As the 2016 presidential candidates are declaring themselves, we here at the NRDC Action Fund and the Markup blog are trying to keep up. We've run down Hillary Clinton's strong record on the environment, reflected on Ted Cruz's failure to connect his Christian faith with the imperative to act on climate, and profiled Marco Rubio as a "dirty denier." Next up is Senator Rand Paul (R-Kentucky), who announced his presidential run in early April.
I've written about Sen. Paul before, though it's been a while. Back when he was first running for Senate in August 2010, I wrote about my experience growing up and attending grade school in Kentucky. That grade school eventually closed because of its proximity to harmful pollution from a nearby oil refinery. I argued then that Paul's focus on "jobs" was blinding him to the workers and families doing those jobs and being harmed by the destruction of the local environment and degradation of air and water quality.
Unfortunately, once elected, Sen. Paul didn't see the light. He's continued to advocate for big business and dirty energy at the expense of regular folks. Sen. Paul earned the title of "dirty-air villain" for voting against clean air 100 percent of the time in our WhoVotesDirty.com vote tracker. Among his worst votes, he voted to attack EPA's Clean Power Plan, to block cuts in mercury pollution, and to block standards for dirty boilers and incinerators.
Paul hasn't just been a loyal foot soldier, voting in lockstep with the dirty-energy industry that has funded his campaigns to the tune of $235,890. He's been a leader of dangerous efforts to roll back long-overdue clean-air protections, and of efforts to permanently hamstring the government agencies that set standards to protect public health and the environment.
Attempt to Overturn Good Neighbor Rule
In November 2011, Paul led the effort in the Senate to void EPA's Cross-State Air Pollution Rule, which will reduce smog and soot pollution from dirty coal-burning power plants that travels across state lines. If Paul's effort had succeeded, the rule's projected benefits -- preventing up to 34,000 premature deaths and avoiding 15,000 nonfatal heart attacks and 400,000 cases of asthma attacks -- would never have been realized. The $280 billion in annual benefits of the rule outweigh the rule's costs by 116 to 1.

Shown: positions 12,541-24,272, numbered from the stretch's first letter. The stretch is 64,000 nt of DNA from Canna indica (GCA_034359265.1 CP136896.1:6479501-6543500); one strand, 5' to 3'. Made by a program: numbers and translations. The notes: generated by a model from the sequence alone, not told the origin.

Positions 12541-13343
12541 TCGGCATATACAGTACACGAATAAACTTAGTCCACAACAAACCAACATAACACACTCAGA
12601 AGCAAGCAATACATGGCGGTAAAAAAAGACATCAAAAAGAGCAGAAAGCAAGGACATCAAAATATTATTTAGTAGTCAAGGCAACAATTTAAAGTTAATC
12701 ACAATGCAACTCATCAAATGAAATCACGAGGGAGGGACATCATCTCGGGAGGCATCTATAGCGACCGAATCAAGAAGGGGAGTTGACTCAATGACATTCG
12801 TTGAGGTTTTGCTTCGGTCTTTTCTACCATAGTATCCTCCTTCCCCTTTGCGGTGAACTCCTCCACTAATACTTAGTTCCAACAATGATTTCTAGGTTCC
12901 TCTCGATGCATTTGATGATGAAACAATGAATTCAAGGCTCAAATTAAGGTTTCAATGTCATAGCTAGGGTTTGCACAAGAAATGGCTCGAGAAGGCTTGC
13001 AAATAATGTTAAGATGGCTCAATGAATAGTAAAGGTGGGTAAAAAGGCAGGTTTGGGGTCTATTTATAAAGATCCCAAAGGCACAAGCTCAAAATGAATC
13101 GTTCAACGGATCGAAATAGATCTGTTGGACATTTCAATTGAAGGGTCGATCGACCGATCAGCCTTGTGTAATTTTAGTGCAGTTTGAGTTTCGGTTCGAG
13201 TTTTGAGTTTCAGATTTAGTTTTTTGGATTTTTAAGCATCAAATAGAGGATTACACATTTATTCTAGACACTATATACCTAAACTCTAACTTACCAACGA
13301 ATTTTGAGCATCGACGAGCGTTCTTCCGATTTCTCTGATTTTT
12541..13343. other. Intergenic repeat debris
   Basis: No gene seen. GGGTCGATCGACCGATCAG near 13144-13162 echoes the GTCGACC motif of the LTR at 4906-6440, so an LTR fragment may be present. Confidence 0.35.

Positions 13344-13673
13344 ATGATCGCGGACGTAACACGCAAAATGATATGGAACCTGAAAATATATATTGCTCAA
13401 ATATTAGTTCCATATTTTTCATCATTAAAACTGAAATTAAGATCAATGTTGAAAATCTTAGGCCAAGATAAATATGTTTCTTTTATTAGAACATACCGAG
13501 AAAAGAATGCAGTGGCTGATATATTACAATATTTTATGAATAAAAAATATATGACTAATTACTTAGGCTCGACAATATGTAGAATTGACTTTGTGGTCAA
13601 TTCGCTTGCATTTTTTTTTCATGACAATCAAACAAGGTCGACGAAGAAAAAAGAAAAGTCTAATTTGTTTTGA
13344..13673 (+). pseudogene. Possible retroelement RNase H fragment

Paul's attack on the Clean Air Act failed in a vote of 41 to 56.
Earlier in 2011, Paul was the Senate sponsor of a bill nicknamed the REINS Act. Rather than target any particular lifesaving regulation, the REINS Act targeted the entire process that produces every lifesaving regulation. The bill would have turned the current regulatory process upside down by allowing a majority in any single chamber of Congress to stop a regulation it didn't like. The consequences would have been sweeping. In the last four years that dirty deniers have been in the majority in the House, they've voted to block many lifesaving Clean Air Act rules, but those bills have gone nowhere in the Senate and would have been vetoed by president. If the REINS Act process had been in place, House action alone would have been enough to stop every one of those rules.
A large big-polluter-agenda bill, which included the REINS Act, failed on a vote of 40 to 56.
Sen. Paul is a climate denier. His profile at WhoVotesDirty.com shows that he's voted at least nine times to deny the human contribution to climate change or to block action on climate change. Paul has claimed that there is a "full-throated debate" on climate-change science and that the science on climate change is "not conclusive." Paul has been given some credit for voting earlier this year in favor of an amendment declaring climate change as real and acknowledging a human contribution, and for suggesting in an interview with Bill Maher that he'd be open to regulation. However, with Paul's otherwise consistent support for the big-polluter agenda, I'm far from convinced he is on the side of climate action.
A Denier Can't Win
Paul surely knows that two thirds of voters, including nearly half of Republicans surveyed, are more likely to vote for a candidate who says human-induced global warming is happening. I'm skeptical, but trying to remain hopeful, that Paul might come around to a more environmentally friendly position. He's not making it easy: Just last week he introduced a new bill that would essentially repeal the Clean Water Act.
You'd think that as a physician, Sen. Paul would understand the importance of clean air and clean water to human health. You'd think that as a politician, he'd understand that voters don't want to elect leaders who are advocating the big-polluter agenda.